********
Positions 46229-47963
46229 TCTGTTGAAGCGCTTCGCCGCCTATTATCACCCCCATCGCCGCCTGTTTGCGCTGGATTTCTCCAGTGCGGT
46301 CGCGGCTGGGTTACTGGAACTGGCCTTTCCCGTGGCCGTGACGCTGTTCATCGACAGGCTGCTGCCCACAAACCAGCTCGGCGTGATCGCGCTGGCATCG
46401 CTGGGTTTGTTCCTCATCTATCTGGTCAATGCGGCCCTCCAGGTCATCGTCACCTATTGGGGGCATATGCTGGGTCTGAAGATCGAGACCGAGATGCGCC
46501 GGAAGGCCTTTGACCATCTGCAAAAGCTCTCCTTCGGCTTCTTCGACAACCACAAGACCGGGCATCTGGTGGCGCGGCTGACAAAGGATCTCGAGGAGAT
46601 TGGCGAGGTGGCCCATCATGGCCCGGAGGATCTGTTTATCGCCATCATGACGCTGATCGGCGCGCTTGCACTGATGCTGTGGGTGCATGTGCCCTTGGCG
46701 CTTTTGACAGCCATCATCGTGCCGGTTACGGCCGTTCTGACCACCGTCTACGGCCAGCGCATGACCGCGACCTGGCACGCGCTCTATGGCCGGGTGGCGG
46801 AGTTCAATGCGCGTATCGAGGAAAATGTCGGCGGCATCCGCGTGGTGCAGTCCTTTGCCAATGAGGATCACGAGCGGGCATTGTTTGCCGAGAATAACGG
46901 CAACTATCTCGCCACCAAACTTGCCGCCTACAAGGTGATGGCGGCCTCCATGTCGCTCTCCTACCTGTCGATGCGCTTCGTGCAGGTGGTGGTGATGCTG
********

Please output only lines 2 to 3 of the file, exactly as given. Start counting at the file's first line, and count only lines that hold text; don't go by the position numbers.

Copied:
46229 TCTGTTGAAGCGCTTCGCCGCCTATTATCACCCCCATCGCCGCCTGTTTGCGCTGGATTTCTCCAGTGCGGT
46301 CGCGGCTGGGTTACTGGAACTGGCCTTTCCCGTGGCCGTGACGCTGTTCATCGACAGGCTGCTGCCCACAAACCAGCTCGGCGTGATCGCGCTGGCATCG